may be extinguished by an order of the court. If anybody (a debtor) fails to pay the debt owed by him to somebody (a creditor), the latter may apply to the court for the issue of a Garnishee Order on the banker of his debtor. Such order attaches the debts by prohibiting the creditor from recovering the debt and the debtor from making payment thereof. The operation of the account of the customer remains suspended after the receipt of the Garnishee Order. Here in this case, a garnishee order is imposed on the customers account (of Tk. 10,000). The banker, on receiving this order, will freeze that customers account immediately and, will see if the balance of that account is sufficient enough to pay off the creditor. The case shows that the customer s account was short of Tk. 5,000 at the moment of the Garnishee order. Therefore, the entire balance of the account will be frozen and the bank will get prepared to pay off the creditor. Since there is only half of the debt amount repaid, the garnishee order will remain live unless the customers (judgment debtor) cash deposit of Tk. 5,000 and cheque deposit of Tk. 30,000 are adjusted. The suspended account of the customer will be revived after payment has been made to the judgment creditor as per direction of the court. And then the bank will be able to realize the incidental charge of Tk. 500.

Case-05: Mr. A maintaining a current account where there is debit balance of Tk. 1,50,000 and he is also maintaining a savings account where there is a credit balance of Tk. 2 ,00,000. The banker issued a notice for recovery of the Tk. 1,50,000 from the party (Mr. A) but the party instead of adjusting the overdraft presented a cheque for payment of Tk. 1,00,000 from his savings a/c. The bank wants to be in safe side to deal with this transaction. Solution: generally in the banking industry, the overdraft facilities are provided with the checking (current) a/c after ensuring that the customer also maintains a savings or term deposit account along with that current. The current account, therefore, is always linked to the savings a/c so that bank can adjust the overdraft (in case of overdraft recovery) any time

when required from the available balance of the savings account. Bank does this with a minimal service charge thorugh overdraft transfer protection fee. With regard to this case, the bank will notify the client that his overdraft amount of Tk. 1,50,000 will be adjusted from his savings account (maintained with the bank) prior to the placement of the cheque worth of Tk. 1,00,000. As a result, bank may dishonor the cheque as there will be insufficient amount left after the adjustment of the overdraft.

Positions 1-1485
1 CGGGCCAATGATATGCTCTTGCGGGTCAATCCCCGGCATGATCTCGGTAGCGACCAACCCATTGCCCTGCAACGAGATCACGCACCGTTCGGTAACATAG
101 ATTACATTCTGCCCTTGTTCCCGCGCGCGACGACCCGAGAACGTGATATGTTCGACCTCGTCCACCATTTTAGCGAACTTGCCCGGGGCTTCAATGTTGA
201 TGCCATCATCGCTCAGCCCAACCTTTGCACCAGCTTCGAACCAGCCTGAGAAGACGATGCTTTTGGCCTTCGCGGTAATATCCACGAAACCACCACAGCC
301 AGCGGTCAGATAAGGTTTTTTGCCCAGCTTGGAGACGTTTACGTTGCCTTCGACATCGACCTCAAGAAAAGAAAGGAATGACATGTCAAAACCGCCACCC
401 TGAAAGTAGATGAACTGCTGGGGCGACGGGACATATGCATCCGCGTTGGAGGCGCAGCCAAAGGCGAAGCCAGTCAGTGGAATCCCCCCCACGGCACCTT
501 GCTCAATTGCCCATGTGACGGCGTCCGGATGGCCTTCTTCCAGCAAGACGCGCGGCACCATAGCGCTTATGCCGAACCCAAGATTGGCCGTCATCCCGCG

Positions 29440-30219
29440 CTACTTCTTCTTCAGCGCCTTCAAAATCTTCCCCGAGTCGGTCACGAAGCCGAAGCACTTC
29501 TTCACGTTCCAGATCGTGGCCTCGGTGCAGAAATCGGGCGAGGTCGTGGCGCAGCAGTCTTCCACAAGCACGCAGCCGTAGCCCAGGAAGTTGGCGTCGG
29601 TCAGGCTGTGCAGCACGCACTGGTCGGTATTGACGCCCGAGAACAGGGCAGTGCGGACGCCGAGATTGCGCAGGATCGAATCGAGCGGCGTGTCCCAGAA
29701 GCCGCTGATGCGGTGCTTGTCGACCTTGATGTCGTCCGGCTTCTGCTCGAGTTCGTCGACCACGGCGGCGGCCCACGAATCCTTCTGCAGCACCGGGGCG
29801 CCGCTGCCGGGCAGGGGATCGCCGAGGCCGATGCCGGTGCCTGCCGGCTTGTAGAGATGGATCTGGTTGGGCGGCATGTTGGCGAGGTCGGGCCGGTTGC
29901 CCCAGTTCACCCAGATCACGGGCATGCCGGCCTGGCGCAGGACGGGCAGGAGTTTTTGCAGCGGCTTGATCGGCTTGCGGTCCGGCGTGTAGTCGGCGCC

Case-06: Mr. X purchased a Demand Draft (D.D.) in favor of Mr. Y on Ideal Bank Ltd. Mr. X sent the D.D. to Mr. Y by registered post. Afterwards Mr. X realized that he had made wrong payment to Y and as such he requested the issuing bank in writing to make stop payment of the draft. Meanwhile, on hearing from Y that he had lost the draft, Mr. X again requested the concerned bank to issue a duplicate draft in favor of Y again. Solution: There are two incidents in this case: (I) Mr. Xs realization of wrong payment to Mr. Y (that he wrongly drawn a D.D. on Mr. Y), and therefore, his request for a stop payment of the draft. (II) Mr. Xs request of issuing a duplicate draft in favour of Mr. Y again on hearing that he (Y) has lost the D.D. Banker will take following actions to solve the issue: i) Bank will immediately stop the payment (if it is not paid by the time) according to the request of Mr. X ii) In order to issue a copy of the DD bank will have to go through formal procedure. Bank may ask Mr. X to make a formal diary stating the lost D.D. and get a copy of that to the bank to get a duplicate copy of the D.D. Bank may further request to Mr. X to issue an indemnity bond regarding his fullfledged responsibility of any malicious transaction (that may arise further

from the lost D.D.) occurred from the issuance to the duplicate D.D. Upon fulfilling these conditions, Bank may issue a duplicate D.D. in favour of Y again.

Case-07: Mr. X issued an account payee only crossed cheque without writing the payees name and kept it in his drawer of the office table. A peon of his office stole the cheque and wrote his own name as payee and deposited the same in his account. The collecting banker collected and paid the proceeds of the cheque. Mr. X made stop payment on the next day of payment and claimed refund of the amount. Solution: This case is related to the non-liability of banker receiving payment of che que. As per Sec:131 of N.I. Act-1881 if a banker receives payment of a crossed cheque in good faith and without negligence on behalf of a customer, the banker shall not incur any liability to the true owner of the cheque regardless of the customers posse ssion of having no title or defective title of the cheque. Hence, the banker receives payment of the crossed cheque in good faith and without negligence; the bank has no obligation to refund the amount. Moreover, the stop payment order was placed a day later of the payment of the stolen cheque which was supposed to be placed as immediately as possible. So, the banker, in no situation, is obligated to incur any liability.